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Searching for a clean line

Whistler residents talk frankly about election issues and get ready to take a run at choosing a new path

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Municipal elections are just weeks away and with that in mind Pique is looking at what issues are top of mind for voters. This week's feature is a chance for "everyday" residents to reflect on what matters most to them as we head toward the Nov. 19 election date. It is, after all, about choice - who we chose to support and on what issues our votes turn. Over the coming weeks Pique will continue to investigate the issues as well as tell you about the candidates. Readers will find complete coverage in the paper as well as online at www.piquenewsmagazine.com.

 

 

''Better to remain silent and be thought a fool than to speak out and remove all doubt.''

Abraham Lincoln, 16th U.S. President

 

Every year around this time, all Whistler's thoughts turn to the burning question: When will the snow come? Once every three years, that heightened anticipation is tempered by the prospect of a municipal election. For some, it's an eagerly awaited ritual through which we renew our people-powered democracy. For others, it's another exercise in delayed disappointment.

But it seems, for many of us, it's all about hope. It's about the hope we can, by letting our opinions be known and finding candidates we've determined share them, nudge this town a little further along the road towards the kind of place we hope it will become. Of course, what you want it to become and what I want it to become may be quite different things, but politics is the art of compromise, the art of what's possible. And that's where it gets interesting enough to make us, momentarily at least, forget about whether it's snowing or not.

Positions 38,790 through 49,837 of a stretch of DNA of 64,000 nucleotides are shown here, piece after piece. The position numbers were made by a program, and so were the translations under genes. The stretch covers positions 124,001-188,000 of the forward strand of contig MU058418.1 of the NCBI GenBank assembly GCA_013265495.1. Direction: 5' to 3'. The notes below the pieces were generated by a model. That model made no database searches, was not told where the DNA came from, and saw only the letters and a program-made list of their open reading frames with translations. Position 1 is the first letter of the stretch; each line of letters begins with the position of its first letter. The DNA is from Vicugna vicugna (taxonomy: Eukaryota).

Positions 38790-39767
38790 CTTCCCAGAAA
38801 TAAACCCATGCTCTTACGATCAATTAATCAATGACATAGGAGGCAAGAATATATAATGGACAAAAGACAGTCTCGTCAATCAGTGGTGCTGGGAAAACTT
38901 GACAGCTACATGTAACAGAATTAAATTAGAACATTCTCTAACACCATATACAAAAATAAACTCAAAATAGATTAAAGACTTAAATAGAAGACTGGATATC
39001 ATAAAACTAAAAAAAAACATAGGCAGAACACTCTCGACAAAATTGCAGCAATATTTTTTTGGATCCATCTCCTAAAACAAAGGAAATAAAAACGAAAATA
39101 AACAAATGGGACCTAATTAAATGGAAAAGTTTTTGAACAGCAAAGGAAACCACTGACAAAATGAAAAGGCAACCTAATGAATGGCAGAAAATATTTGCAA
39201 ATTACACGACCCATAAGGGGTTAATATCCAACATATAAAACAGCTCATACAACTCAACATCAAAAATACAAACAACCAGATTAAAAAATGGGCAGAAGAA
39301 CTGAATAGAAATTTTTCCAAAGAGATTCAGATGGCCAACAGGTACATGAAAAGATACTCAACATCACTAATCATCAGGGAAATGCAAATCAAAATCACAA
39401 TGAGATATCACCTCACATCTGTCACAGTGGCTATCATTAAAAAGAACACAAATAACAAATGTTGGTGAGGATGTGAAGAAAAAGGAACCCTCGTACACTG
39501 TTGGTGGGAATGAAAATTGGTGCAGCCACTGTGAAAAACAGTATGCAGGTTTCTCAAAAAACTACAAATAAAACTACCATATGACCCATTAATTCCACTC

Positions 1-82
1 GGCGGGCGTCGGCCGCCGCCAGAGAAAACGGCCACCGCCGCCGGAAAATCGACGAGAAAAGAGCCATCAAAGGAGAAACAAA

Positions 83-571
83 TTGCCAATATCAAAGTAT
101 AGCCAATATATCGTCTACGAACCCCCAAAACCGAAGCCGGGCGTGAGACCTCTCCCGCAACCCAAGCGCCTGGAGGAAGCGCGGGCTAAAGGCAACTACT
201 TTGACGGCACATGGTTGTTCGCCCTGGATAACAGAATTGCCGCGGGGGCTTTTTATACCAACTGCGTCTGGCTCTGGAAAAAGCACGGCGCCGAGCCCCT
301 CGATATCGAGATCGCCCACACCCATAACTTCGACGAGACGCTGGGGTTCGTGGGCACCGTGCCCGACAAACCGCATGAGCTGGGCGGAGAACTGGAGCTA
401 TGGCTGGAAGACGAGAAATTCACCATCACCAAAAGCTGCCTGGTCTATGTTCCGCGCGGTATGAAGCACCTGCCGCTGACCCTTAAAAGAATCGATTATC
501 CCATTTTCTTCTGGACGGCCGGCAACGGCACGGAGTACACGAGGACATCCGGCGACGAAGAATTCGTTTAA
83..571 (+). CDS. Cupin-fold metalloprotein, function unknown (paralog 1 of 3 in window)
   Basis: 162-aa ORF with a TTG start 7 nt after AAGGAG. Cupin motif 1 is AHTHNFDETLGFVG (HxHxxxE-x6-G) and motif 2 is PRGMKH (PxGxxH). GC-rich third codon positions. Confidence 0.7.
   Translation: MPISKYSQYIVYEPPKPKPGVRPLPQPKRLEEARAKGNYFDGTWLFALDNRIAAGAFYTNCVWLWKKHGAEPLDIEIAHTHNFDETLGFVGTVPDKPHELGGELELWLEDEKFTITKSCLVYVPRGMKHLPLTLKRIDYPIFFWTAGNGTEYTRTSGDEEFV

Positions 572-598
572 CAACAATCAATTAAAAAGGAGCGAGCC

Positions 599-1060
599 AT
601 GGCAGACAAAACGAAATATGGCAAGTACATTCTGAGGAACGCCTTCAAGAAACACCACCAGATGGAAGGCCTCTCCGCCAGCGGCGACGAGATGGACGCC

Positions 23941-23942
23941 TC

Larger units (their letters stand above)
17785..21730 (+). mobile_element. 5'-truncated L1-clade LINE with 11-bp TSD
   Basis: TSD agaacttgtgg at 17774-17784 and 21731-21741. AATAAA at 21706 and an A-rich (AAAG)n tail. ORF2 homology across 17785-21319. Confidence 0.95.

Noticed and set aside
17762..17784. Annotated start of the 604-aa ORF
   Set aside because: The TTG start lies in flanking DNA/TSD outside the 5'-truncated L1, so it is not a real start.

On a clear, Thursday evening at the end of September, ten Whistlerites were invited to come to the library and spend a couple of hours engaged in the town's favourite, seasonal, non-contact sport: discussing local politics. Nine made it. That they all made it on time was, perhaps, the first indication the upcoming municipal election has taken on a gravitas somewhat weightier than past races. Especially since so few candidates had announced by then.

Drawn from a reasonably diverse cross-section of residents, the roundtable participants agreed to come with an open mind, a thoughtful approach and a willingness to forego forceful debate, settling instead for calm discussion. Who were they? Glad you asked.

Danielle Kristmanson is a two-decade local and the owner and partner in Origin Design and Communications, a marketing and creative agency. With two young children, Danielle's been active on numerous boards responsible for children's activities and is currently a board member of the Whistler Chamber of Commerce.

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